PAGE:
Posts Tagged ‘hua hin’
Photographing children need not result in an endless stack of children posing somewhat awkwardly for snapshot quality photos. With just a few elements you can transform the ordinary photograph into something worthy of mounting and then hanging on your family’s picture wall.
I’m not guaranteeing that all your photos will become masterpieces. But you can be well on your way to taking better photographs.
- Instead of posing the child or children, photograph them while they are playing. You will end up with natural looking shots. Doesn’t matter what they are doing. In this series of photos, these six year old girls were doing what comes naturally on the beach, walking around looking for seashells, hermit crabs and somesuch. In their play, they didn’t pose for these photos. In fact, they paid me no mind. Do this and you end up with natural looking shots.
- Consider taking photographs from different perspectives. Maybe a profile from a low-angle, maybe a 3/4 frontal. You will end up with a wider range of photos and maximize the chance that some of them will be very good. Remember, different perspectives can be accomplished by the child climbing or sitting or any dynamic movement.
- Consider the use of props or accessories (toys etc) for activity. Props allow the child to extend limbs, turn their heads, reach up/down. These movements can make for graceful or photogenic “unposed” poses. In some of these photos, one girl is wearing a hat. Not only did the hat cover her head from the tropical sun, it also added an additional point of interest to the photograph, making the girl to appear a bit stylish in some photos.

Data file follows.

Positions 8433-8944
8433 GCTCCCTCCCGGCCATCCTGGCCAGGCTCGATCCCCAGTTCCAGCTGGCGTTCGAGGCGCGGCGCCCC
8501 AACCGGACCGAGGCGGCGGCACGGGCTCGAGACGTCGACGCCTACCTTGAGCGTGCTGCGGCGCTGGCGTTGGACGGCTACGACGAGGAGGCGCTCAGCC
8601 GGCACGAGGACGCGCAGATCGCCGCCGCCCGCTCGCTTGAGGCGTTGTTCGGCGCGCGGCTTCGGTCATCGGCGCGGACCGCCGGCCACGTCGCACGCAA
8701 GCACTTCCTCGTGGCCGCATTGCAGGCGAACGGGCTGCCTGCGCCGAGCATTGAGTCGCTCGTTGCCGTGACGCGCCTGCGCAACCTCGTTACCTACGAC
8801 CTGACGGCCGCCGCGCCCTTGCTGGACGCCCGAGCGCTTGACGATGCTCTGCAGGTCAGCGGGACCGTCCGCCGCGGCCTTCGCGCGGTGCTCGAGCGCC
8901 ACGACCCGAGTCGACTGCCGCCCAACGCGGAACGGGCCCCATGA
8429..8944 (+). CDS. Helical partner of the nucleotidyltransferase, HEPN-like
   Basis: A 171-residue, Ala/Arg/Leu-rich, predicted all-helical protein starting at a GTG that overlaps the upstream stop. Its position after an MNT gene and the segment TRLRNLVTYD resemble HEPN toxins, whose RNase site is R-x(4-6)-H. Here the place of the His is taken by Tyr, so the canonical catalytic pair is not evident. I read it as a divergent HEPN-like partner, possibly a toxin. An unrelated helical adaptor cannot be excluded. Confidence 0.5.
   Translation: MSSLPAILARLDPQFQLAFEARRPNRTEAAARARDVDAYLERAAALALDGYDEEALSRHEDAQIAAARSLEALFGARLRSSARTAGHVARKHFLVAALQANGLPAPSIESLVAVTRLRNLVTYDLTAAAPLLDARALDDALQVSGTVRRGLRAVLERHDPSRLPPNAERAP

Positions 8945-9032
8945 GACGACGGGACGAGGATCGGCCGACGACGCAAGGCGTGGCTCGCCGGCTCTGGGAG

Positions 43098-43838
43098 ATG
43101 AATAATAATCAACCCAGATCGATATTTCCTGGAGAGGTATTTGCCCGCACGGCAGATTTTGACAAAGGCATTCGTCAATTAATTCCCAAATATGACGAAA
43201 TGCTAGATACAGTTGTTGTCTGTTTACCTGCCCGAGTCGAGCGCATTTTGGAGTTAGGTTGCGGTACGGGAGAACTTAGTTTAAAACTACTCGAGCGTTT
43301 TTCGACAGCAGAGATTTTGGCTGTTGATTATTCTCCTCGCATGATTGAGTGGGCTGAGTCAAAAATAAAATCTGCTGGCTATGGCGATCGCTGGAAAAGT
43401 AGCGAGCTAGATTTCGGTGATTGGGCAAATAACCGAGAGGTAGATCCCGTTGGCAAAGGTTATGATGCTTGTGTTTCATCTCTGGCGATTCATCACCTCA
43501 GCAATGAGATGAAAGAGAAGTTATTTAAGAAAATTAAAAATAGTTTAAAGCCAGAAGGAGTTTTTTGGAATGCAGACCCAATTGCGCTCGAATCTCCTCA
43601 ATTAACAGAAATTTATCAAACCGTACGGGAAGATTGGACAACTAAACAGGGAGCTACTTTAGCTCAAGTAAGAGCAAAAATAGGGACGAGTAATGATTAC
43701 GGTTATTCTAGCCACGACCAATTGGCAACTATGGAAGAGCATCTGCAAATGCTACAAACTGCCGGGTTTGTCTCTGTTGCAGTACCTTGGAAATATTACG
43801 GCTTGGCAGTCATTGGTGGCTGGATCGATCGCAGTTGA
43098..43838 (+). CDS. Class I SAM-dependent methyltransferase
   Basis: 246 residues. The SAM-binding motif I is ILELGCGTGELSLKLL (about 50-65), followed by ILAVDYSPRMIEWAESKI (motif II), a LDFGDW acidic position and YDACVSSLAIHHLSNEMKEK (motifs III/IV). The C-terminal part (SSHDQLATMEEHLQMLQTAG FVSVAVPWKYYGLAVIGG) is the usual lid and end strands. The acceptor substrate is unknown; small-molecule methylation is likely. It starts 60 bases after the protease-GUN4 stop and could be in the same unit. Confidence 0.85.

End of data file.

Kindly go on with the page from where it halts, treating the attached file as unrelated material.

- Pay attention to the background. Consider the background an important part of the photo. It shouldn’t distract from your subject.
- Look for nature to help. Wind, sun, shade or any natural occurrence doesn’t have to be distraction. Use nature to your advantage. Look at the photos where the breeze added a different dynamic to the child walking.
There are other things that one can do but these are a good start. Give them a try. You won’t be disappointed.
These photographs were taken with a Nikon D700 and Nikkor 24-70mm f/2.8 zoom lens and Nikkor 135mm f/2 lens. The photos were shot in Hua Hin, Thailand.
While I was on my daily photowalk a couple of weeks ago in Hua Hin, Thailand, I happened upon a small group of children playing on the beach. Playing is not the right term as they were basically passing the time while there parents were nearby prying mussels from the exposed rocks at low tide. I was immediately struck by how needy these children and their parents looked amongst the high end hotels and condominiums. The parents looked to be making a living looking for meager amounts of mussels. Really there were very few. So along with the wealthier visitors are the needy.
Photos taken with a Nikon D700 and Nikkor 135mm f/2 lens.
As I posted a few days ago, I spent a long weekend in Hua Hin,Thailand, a laidback beach resort about three hours south by car from Bangkok. Although Hua Hin’s development is dizzying in the last five years, it still retains a small town charm. While there, I happened upon a sailing event that involved several classes of sailboats, from large craft to the small dinghies you see in these photos.